Thompson Rivers University

From Ghana to Canada, with Odo (love)

  Posted on: August 16, 2021

Odo Nkum

Odo Nkum

After changing careers and countries, Odo Nkum feels she has reached her destiny.

Odo (she has asked that she be referred to by her first name) left Ghana about 10 years ago to come to Canada. She worked for a while, but had a vision of changing careers to provide mental-health support to women and children in BC. She studied at the Vancouver School of Theology, then came to TRU to earn her Master of Education, with a focus on leadership.

Keen to get back to working with people, she pushed through the program as quickly as possible.

“I did it in a bit over a year. I did not take a break,” she said. She graduated in January 2017.

“The program was very deep in terms of discussions and everything. I had wonderful classmates and colleagues who were pretty knowledgeable. One of the beauties of TRU is having people from all over the world. So people came in with different perspectives. I had colleagues who came from different diversities,” she said.

After graduating, she gained hands-on experience working with mental-health clients in one of Canada’s poorest neighbourhoods: Vancouver’s Downtown Eastside. She worked with the UBC Graduate Students Society and the Canadian Mental Health Association.

“When I worked in the Downtown Eastside, I realized mental health always had something to do with addiction, to do with poverty,” she said.

“I’m a Christian. I believe that God intentionally calls people to do things.”

Taking the lead

The Talitha Koum Society in Coquitlam needed an executive director, and Odo landed the leadership role she had been seeking.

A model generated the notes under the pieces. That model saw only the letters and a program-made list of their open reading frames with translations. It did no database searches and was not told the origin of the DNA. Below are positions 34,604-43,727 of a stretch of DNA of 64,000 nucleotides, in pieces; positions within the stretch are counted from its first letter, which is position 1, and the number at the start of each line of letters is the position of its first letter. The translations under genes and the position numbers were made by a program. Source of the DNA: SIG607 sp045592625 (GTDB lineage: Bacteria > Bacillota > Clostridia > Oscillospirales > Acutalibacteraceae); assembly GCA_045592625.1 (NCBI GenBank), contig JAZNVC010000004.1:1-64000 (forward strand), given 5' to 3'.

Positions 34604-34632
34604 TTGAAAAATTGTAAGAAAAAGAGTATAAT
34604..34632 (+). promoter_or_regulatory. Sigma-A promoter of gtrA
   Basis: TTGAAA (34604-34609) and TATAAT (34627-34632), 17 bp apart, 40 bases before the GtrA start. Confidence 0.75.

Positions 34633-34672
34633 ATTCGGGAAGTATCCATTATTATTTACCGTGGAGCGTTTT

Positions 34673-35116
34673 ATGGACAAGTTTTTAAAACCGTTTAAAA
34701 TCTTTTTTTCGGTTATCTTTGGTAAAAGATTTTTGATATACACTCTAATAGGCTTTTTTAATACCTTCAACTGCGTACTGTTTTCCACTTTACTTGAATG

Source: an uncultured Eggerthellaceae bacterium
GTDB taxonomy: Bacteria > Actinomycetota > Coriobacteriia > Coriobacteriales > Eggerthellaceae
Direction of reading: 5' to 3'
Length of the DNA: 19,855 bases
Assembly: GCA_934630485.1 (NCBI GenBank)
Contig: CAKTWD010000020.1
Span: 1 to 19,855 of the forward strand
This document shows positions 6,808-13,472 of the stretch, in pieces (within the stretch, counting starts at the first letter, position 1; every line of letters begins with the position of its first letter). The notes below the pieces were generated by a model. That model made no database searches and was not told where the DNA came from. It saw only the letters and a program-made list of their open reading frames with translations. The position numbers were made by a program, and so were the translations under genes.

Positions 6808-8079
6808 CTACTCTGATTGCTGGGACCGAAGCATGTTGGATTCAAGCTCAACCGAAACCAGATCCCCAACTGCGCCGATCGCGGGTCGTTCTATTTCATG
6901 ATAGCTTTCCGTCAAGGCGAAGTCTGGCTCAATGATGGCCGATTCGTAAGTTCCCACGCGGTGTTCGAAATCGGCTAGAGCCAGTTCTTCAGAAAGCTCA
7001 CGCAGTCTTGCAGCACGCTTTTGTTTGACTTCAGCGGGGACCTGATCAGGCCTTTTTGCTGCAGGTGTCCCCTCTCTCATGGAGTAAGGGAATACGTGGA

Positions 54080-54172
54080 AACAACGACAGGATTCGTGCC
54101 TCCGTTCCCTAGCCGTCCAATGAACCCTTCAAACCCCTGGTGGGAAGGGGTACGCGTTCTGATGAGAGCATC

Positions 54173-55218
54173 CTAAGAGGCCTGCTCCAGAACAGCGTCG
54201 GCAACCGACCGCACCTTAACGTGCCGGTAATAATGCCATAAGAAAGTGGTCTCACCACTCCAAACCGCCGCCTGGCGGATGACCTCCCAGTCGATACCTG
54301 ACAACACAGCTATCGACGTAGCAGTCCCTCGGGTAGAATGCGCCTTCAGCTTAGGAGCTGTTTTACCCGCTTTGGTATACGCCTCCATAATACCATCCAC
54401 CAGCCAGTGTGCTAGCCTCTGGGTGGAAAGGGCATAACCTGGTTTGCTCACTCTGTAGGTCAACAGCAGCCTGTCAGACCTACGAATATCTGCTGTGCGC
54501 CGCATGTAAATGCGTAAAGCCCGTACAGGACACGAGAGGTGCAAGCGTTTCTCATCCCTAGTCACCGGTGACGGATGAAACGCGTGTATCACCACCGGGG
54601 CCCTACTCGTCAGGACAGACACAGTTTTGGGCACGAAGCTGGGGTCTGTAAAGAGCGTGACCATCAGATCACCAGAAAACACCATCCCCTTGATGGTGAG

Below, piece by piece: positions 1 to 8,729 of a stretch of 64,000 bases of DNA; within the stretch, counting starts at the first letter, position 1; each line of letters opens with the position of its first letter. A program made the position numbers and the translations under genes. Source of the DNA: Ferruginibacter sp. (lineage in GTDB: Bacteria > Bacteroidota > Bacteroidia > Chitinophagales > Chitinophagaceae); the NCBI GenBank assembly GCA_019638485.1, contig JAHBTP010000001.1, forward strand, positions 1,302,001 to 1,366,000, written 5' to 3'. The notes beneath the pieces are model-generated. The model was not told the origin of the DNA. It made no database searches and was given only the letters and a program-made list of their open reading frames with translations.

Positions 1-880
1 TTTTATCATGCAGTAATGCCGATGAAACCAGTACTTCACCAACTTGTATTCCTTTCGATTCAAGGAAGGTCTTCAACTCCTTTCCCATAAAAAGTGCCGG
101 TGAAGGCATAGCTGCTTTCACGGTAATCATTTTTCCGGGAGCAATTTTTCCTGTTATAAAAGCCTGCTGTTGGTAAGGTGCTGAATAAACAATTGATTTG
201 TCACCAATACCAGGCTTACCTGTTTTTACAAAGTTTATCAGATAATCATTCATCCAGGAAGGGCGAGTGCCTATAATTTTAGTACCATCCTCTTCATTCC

The society is a non-profit that gives women with addictions a safe place where they can build healthy lives by accessing a 12-step program, life skills training and a nurturing community.

“I never thought that I would be here (Talitha). It’s been a blessing and it’s a learning process. I see addiction, poverty and all that as a generational cycle,” said Odo.

“Somebody in the generation has to break the cycle. It takes extra love. It takes somebody who truly feels called. I just want to give love. I feel that’s what I am created to do.”

Even her name, Odo, means love in her native Twi dialect. It’s as if she was destined for the work she’s doing.

She understands the stresses her staff experience because she’s done similar work herself, and she believes that makes her a better leader.

“I know what every staff feels because I’ve been there. When you’re in leadership and you’ve walked in the shoes of your team before, you’re able to work with them, beside them,” she said.

“I find women working in this field tend to get overwhelmed. It’s a lot of emotion, draining. We have trauma counsellors here, we work with social workers and everybody. You find it’s draining hearing people’s stories and see how broken people have been.”

Recognized in her community

Odo was recently recognized as a Community Champion by Coquitlam MP Ron McKinnon. The award highlights dedicated leaders and community volunteers who are making the area a better place.

“It was a surprise, quite frankly. I got a call, it was the MP who called and said congratulations. It never occurs to you that people see your work. And in this time of COVID-19, I didn’t think anyone saw anything, because we don’t go anywhere,” she said.

“It was huge. I was never expecting it. I’m the type who works behind the scenes.”

She learned at TRU to be careful that she herself doesn’t get burned out, and Odo watches that her staff aren’t overburdened, too, especially during the pandemic.

“It’s very difficult being a leader around this time. And in this field. Lots of overdoses, COVID deaths, etc. I have to have an open door. I have to be willing to listen. I have to be available Not only for the clients, but also for the staff,” she said.

She shared a lesson she learned after she graduated from TRU.

“Things might not make sense while you’re in school, but they almost always will make sense. You’ll find when you’re in the field working, that’s when you actually see and understand things better.”